However, his statement, "I hope Obama fails," has been one of the most bitterly maligned, misconstrued, misinterpreted lines Limbaugh has ever uttered. If you have listened to his commentaries, rants and diatribes on the topic [and I'm sure you have, as your site represents clear-headed thinking] you would know that he has said over and over again that his comment simply means this: he cannot wish that the president's policies will succeed, because he believes they will take this Constitutionally Limited Republic closer to a Socialistic State than it has ever been in it's history. He believes that if this administrations' policies succeed in an overall way, that they will bring the country to financial ruin. And he backs up his statements with the entire content of his show – at least from his political viewpoint.

So, to be fair to Limbaugh, he never intended his remarks to be held as a personal attack, but rather as a statement of political philosophy. Ask yourself if you have ever wished a certain president or political figure's policies would fail? If so, you are no different than Limbaugh when it comes to his wishing the Obama Adminstration will fail at what he believes to be their implementation of socialistic policy. He hopes they will fail at what they are attempting, because he believes it will destroy the country, not because he is making some cruel, petulant attack against the president. Limbaugh never said nor even implied he hoped the "Country" would fail.

Just as with Sykes comments, it all has to be put in context to the intent behind the words.

BlackSun / May 12th, 2009, 8:35 pm / #3

Scotty,

The argument is not between the free-market and socialism. It should be focused on answering the question, "what are the rules of the game?" That means how do you adjust policy to live in a resource-constrained world with an exponentially growing population.

Free marketers don't recognize the concept of externalities (unpaid costs associated with any transaction). Increasingly as we run up against natural limits, we need to adjust policy to decouple growth from consumption of finite resources. The only way to do this is through closed-loop processes and renewable energy. Corporations will not do this on their own, they are designed (and rightly so) to maximize shareholder profits. So it's important to establish a regulatory function to set the rules of the game for a sustainable economy.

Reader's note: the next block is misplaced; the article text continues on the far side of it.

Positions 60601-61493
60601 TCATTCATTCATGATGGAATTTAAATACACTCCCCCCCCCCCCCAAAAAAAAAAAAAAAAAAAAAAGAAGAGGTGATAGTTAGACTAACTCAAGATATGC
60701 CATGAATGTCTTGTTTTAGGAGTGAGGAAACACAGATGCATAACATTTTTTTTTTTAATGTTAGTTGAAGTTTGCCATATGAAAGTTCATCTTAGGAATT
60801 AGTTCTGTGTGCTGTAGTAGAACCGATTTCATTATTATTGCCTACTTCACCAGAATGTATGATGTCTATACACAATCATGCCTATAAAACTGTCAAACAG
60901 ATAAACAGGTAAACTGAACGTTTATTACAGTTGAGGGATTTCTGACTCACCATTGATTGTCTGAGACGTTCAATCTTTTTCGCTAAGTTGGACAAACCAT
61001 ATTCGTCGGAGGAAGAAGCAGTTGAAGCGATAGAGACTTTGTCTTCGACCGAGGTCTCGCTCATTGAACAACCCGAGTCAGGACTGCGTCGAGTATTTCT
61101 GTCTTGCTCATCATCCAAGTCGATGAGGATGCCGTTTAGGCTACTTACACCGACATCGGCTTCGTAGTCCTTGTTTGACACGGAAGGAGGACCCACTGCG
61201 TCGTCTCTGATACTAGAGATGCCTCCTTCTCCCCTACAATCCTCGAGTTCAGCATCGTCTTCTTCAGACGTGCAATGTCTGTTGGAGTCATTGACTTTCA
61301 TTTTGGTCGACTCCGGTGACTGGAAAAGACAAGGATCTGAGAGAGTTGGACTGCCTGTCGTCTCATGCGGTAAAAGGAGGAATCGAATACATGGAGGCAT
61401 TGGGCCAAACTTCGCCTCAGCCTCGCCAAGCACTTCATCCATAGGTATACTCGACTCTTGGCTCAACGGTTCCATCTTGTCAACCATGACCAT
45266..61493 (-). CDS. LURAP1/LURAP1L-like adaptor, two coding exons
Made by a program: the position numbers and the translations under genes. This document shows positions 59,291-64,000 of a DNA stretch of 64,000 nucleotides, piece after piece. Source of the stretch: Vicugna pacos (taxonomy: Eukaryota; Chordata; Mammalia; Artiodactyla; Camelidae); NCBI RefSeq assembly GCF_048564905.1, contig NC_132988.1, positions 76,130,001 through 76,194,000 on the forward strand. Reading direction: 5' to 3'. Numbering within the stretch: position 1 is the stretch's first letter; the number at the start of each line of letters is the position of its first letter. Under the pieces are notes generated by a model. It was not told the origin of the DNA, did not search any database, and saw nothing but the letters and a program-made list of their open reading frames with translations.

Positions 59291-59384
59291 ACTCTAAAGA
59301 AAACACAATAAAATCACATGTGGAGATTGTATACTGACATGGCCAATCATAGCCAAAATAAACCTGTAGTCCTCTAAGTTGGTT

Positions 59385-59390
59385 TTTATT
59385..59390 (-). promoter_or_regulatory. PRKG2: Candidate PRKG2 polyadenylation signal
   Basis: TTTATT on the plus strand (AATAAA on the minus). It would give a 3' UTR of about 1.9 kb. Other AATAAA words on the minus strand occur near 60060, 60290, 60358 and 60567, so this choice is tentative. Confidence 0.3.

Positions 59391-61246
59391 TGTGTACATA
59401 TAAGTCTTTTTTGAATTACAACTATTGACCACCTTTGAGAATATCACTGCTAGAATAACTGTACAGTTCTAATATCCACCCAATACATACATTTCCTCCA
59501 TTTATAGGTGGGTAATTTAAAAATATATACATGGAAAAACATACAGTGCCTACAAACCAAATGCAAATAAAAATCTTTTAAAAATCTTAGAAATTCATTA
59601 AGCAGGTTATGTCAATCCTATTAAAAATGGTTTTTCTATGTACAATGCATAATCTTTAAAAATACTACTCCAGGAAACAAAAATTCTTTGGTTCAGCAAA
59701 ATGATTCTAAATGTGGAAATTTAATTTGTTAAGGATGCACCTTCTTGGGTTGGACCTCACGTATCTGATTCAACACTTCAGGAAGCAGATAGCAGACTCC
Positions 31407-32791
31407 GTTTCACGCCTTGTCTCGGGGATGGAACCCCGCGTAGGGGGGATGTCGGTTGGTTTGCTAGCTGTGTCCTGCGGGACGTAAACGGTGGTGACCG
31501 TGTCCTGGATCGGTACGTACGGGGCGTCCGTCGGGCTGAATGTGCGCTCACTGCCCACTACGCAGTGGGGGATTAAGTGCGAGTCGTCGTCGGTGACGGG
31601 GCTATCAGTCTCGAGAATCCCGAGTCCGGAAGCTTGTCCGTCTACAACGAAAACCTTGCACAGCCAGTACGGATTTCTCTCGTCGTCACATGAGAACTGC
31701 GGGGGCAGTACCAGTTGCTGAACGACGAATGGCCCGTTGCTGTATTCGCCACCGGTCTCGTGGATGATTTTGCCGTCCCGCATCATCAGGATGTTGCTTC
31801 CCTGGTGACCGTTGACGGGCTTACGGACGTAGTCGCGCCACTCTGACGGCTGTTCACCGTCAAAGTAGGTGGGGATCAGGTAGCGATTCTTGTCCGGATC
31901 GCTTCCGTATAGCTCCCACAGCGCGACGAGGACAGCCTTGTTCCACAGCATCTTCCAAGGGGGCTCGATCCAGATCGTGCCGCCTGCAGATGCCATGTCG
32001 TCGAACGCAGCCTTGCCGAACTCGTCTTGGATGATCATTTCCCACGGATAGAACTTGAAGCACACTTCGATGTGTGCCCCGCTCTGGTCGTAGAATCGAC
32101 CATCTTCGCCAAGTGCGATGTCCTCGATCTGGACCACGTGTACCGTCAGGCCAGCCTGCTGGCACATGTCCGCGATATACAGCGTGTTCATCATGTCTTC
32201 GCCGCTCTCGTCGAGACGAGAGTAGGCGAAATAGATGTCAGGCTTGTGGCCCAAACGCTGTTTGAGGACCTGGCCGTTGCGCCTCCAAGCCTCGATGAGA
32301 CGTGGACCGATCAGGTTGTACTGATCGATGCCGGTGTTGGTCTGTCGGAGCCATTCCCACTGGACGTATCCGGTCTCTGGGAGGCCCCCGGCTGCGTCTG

With regard to government involvement in private industries such as banks, insurance companies, etc., it's again a question of reliable service delivery. Nearly all essential services have already been regulated for decades. Private health insurance companies are subject to all sorts of government rules. So what's the real difference between a heavily regulated health insurance system provided by a few huge companies, and one provided by the government itself? Not much. What's important again is to set the rules. Some kind of check and balance is essential. Profits are a good thing, but we need to be sure that in their pursuit, money is not effectively stolen out of other people's pockets. That's where a whole new economic science of identifying externalities needs to be and is being developed.

The ignorant cries of "socialism" are really cries to preserve the status quo. Which is in no way anything close to a "free-market." There are many groups, chief among them the fossil industries and old unsustainable manufactuing who stand to lose when society takes a long, hard look at true costs. This is where the debate needs to happen: "What is important to our society, and what industries and practices make sense in the 21st century?" That conversation is long overdue, and people like Limbaugh just want to shout it down.

Liquid Egg Product / May 13th, 2009, 3:57 pm / #4

If the joke didn't involve 9/11, there's less of a target there. It's not just about Limbaugh.

A president laughing at a joke involving that disaster? Not so diplomatic.

BlackSun / May 13th, 2009, 6:19 pm / #5

LEP, agreed.

But Obama distanced himself from that part of the joke. The right didn't even mention that until later.

Just goes to show how much of a tightrope comedians walk. Look what happened to Bill Maher after 9/11.